Sometimes You Just Have to Walk Away
Putting The Critical Elements in Place
There are many complex and moving parts to developing a promising project that meets all our objectives. From identifying a site, then through extensive research and due diligence, finishing off with full funding. One of the more challenging aspects is knowing when to walk away from a project, especially the ones that stimulate the senses and get your blood going, the ones screaming with potential and promise.
We started working on a project in a major city that had us all excited, both the Loewen Capital team and our investors. This was a commercial office property in a spectacular area downtown, with all the right elements going on. We invested about a month doing our due diligence, spending hard dollars on attorneys, doing background work, and it was all lining up. It was time to go boots on the ground, so we got on a plane to walk the site and meet with the partners personally.
We spent the day discussing the deal with the owner. We talked about how we were going to invest, we walked the property and had the property inspected, and signed the terms of agreement. Investors were lined up and ready to go so we shook hands and headed back to Phoenix to put everything in motion.
Within 48 hours we get emails and phone calls from the owner. Now he’s not sure what they want to do, perhaps they want to go in a different direction. Wait…hold the phone, they were on board when we were there but now they are shifting. He seemed to want to undo everything we had been working on for a month, had shook hands and signed on.
We liked the project, and the asset location was unbelievable. It was incredible, the kind of project you just don’t come across very often. This was a project we wanted to see come to fruition and so did our investors.
But we had to take a step back and look at this objectively. Our concern was, how does someone spend 5 hours with you, sign off on the terms, look you in the eyes and shake hands and then start backing away? We weren’t even partners yet, is this someone we wanted to be in bed with for the next 36 months? Red Flag! Some people might go ahead with the project saying, “we’ll have controlling interest and just play hard ball with them if we have to”.
But we do things a little differently at Loewen Capital. This was already a headache and a half. I didn’t think I wanted to deal with this level of unpredictability for the next few years. The writing was already on the wall, it was going sideways before it began.
The investors were trusting and understood the level of research that had been done. One of the investors stated the common sentiment when he said, “I’m doing this project because you loved it and you gave me the reasons why, but if you walk from it and give me all the reasons why, then I’m with you until you find the right one. I trust you to find the good ones and I trust you to walk away from the bad ones”. In the end, the pain of being in a bad project far outweighs the joy of a great return.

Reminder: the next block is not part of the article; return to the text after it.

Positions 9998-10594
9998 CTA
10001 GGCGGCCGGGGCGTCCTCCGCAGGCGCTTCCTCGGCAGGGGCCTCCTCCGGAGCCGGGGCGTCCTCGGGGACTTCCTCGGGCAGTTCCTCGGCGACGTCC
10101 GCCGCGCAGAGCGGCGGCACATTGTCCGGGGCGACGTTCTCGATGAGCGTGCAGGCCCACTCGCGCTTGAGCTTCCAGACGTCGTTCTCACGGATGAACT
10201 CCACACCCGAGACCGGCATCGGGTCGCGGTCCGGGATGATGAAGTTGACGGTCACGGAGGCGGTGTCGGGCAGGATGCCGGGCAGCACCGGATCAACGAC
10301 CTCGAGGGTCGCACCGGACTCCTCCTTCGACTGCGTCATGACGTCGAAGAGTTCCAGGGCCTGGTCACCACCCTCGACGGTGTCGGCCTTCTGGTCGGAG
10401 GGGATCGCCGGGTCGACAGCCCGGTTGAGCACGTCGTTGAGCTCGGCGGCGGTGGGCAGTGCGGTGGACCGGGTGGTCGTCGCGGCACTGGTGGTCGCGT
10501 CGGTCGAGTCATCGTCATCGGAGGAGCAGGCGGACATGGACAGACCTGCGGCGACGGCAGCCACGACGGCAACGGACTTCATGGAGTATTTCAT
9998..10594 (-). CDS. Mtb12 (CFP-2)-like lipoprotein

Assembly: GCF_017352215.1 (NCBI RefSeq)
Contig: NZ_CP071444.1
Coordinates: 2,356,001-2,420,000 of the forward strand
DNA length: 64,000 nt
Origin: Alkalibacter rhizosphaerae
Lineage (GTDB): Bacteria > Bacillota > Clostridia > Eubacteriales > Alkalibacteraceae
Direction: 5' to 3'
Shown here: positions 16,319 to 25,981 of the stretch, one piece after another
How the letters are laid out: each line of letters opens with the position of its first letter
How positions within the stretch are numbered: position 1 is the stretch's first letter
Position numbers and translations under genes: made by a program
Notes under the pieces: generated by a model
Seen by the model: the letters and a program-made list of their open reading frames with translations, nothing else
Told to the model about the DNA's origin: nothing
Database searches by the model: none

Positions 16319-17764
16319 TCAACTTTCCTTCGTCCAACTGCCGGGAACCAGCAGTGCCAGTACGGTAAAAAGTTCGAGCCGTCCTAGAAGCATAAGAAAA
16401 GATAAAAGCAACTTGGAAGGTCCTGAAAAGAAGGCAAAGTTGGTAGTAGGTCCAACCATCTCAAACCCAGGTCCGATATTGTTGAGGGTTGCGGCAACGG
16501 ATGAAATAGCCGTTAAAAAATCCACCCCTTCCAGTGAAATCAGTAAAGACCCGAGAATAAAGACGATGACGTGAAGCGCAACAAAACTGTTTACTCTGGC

Different Dynamics Same Result
We had another project in a vibrant and growing community, with tremendous upside potential. We were talking to some institutional investors that we had known for quite a while. These were heavy hitters with hundreds of millions in real estate with large scale funds. They do heavy due diligence and their background and records were great. The people were incredibly qualified, and we loved the area.
Again, we spent about a month doing our homework. When we got done spending the hard dollars on attorneys, inspections, and reports, we flew into town to walk the project. The building was on the fringes, but it looked to be in the path of growth. The question was whether that growth would be in 2 years or more like 7 years.
Everything looked good until I got eyes on it and reconfirmed the condition of the building, the position on the lot, and the amount of good available parking. I noticed some haphazard construction details and shortcuts, from the previous owner. I interviewed nearly all the current tenants. It looked as though to get tenants in, the owners had thrown up makeshift walls to make it look cosmetically better. We had planned on doing some construction work, but it was looking more extensive than what we wanted.
We drove around the area to get a feel for future growth and re-examined the construction budget. It was looking like the numbers added up much better on paper than what reality would be. Our investors had been excited for this one and had their capital committed to us, ready to roll. We had to take a hard look at the opportunity cost on this one. The analysis underwrote a 40% return on the investment opportunity for a 36-month hold period. This was looking more like 48 months or more. An additional year without additional profit would greatly reduce the overall returns.
It’s my job to find and secure the best opportunities out there. If I don’t love the project, the people, and the numbers supporting it, it’s not going to find its way into our portfolio. I won’t put investors into a deal that I’m not comfortable being in myself. I’ve got skin in the game. I invest alongside my investors. That is what it means to be an investment family.